Magazine article Public Finance

Plead Yes to the Charge

Magazine article Public Finance

Plead Yes to the Charge

Article excerpt

After months of heated debate, the residents of Greater Manchester will vote on one of the most ambitious and radical urban road-pricing schemes ever. Both 'Yes' and 'No' camps have attempted to reach out to the 25% of undecided voters on the Transport Innovation Fund proposals. By December 11, Manchester's electorate will decide whether to accept congestion charging in return for a ?3bn investment in public transport.

In many ways, the timing could not be worse. As the effects of the credit crunch feed through into the real economy, and newspaper headlines herald the arrival of a serious recession, voters from Wigan to Stockport are feeling the pinch. And in an area where over 60% of people still commute to work by car, some Manchester residents and businesses worry that congestion charging will be a further blow to the health of the local economy.

The latest polls show that the vote is on a knife-edge: 51.4% of those surveyed in October and November supported the Tif package, while 48.6% were opposed. Supporters outweigh opponents in only six of Greater Manchester's ten boroughs, and the referendum must pass in at least seven council areas for the Tif programme to go ahead.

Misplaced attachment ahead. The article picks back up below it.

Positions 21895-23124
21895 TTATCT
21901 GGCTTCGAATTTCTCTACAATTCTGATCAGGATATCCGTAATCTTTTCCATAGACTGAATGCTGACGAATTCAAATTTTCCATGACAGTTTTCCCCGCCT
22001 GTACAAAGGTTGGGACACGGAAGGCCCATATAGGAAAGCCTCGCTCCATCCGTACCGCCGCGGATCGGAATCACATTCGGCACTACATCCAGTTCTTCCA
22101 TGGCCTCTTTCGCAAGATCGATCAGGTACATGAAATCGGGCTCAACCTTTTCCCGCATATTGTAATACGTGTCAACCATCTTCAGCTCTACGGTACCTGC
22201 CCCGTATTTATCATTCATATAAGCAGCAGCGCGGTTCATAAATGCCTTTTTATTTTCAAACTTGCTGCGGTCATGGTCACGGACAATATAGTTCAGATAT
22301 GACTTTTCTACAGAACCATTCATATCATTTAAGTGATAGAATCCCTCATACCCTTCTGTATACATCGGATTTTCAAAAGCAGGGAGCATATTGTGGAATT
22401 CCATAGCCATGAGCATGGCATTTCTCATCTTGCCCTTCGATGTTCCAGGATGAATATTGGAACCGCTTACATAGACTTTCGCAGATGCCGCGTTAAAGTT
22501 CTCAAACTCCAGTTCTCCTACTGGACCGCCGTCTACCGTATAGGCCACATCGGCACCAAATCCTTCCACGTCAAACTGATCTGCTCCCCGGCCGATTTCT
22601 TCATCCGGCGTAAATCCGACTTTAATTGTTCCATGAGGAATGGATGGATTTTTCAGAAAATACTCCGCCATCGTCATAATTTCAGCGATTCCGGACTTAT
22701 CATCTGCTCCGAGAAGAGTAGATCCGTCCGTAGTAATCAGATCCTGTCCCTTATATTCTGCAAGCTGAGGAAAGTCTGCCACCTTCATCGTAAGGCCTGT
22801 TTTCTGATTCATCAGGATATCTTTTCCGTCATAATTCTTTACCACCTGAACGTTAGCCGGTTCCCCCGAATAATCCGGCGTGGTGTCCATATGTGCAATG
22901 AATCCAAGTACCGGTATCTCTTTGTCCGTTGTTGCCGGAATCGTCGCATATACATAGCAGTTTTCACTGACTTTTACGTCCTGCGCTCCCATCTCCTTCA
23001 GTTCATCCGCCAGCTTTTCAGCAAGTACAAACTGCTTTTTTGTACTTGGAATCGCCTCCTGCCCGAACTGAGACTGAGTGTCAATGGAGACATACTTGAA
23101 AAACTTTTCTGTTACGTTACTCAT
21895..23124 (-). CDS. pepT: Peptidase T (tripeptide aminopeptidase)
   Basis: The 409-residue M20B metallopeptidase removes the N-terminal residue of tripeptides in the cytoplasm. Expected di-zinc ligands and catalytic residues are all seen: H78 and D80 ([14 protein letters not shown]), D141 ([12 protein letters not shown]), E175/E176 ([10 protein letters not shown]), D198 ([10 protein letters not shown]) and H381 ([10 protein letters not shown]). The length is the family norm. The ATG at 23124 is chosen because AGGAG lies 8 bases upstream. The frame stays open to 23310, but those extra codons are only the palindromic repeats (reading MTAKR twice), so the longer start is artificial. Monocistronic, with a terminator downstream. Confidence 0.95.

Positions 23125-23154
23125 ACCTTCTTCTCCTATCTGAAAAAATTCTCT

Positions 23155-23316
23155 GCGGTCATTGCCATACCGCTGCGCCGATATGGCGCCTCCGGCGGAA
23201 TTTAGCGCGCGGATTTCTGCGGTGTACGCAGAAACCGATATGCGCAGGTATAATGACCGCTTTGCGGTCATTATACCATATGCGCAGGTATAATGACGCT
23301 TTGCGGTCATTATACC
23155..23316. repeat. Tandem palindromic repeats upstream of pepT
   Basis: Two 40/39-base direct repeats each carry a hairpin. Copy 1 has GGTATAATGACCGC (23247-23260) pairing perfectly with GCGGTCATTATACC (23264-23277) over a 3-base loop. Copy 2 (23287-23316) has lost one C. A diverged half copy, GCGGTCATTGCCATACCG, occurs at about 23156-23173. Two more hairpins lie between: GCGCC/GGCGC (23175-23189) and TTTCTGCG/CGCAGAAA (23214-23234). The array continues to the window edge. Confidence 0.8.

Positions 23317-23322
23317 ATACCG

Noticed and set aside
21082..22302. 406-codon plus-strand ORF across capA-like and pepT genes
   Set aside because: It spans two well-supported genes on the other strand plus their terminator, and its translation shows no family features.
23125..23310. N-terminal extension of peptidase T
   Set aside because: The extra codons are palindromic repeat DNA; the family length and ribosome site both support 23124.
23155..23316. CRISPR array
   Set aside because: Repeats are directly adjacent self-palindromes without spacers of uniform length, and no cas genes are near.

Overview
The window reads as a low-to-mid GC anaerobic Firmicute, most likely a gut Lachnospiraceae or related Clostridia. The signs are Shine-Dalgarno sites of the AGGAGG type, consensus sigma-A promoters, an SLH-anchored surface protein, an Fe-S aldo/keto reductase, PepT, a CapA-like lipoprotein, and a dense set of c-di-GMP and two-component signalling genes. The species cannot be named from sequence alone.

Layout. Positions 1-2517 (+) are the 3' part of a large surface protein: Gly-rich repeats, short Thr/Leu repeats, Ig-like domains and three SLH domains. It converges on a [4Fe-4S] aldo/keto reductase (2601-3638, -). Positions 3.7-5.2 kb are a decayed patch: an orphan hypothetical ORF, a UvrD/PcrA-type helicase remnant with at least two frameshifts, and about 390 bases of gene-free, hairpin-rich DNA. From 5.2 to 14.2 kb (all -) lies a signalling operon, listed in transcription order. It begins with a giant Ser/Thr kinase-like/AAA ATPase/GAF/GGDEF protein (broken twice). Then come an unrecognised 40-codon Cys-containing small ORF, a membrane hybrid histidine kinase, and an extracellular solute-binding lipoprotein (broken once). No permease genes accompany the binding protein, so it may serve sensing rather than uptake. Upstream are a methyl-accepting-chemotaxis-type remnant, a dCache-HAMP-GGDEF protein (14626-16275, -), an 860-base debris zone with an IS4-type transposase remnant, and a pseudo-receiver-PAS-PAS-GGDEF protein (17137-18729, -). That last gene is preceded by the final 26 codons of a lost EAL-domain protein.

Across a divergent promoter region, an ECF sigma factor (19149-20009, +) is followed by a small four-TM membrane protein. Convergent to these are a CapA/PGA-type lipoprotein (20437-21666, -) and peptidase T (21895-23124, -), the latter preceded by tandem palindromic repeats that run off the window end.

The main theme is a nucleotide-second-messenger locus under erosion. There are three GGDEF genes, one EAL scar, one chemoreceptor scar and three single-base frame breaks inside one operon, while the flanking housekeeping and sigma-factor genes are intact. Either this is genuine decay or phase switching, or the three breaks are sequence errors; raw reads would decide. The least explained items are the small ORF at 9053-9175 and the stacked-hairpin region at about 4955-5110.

So there's no celebrating in the Yes camp just yet - and the outcome could easily go either way. Indeed, the deepening recession and voters' fears of a hit in the pocket could swing the referendum result against the charge.

All things considered, a yes vote is a vote for the long-term economic vitality of Greater Manchester. It makes economic sense - it will deliver business growth, greater inclusion and unprecedented public transport investment.

Congestion imposes a hidden cost on Greater Manchester's businesses: the targeted congestion charge scheme will make deliveries and commutes faster, helping local markets to become more efficient. And there is evidence to suggest that, together with better public transport, the scheme will support the creation of thousands of new jobs across Greater Manchester over the mediumto-long term.

Up to 30% of Greater Manchester households have no access to a car, including thousands of working people on low incomes. The scheme will help link more people to jobs by drastically improving bus services and integrating ticketing systems. For the small number of low-income drivers who have no choice but to drive into town during charging hours, the proposed 20% discount makes the scheme more inclusive than London's. And most Manchester drivers - regardless of income - will rarely pay the charge at all, thanks to its peak-time, one-way design. …

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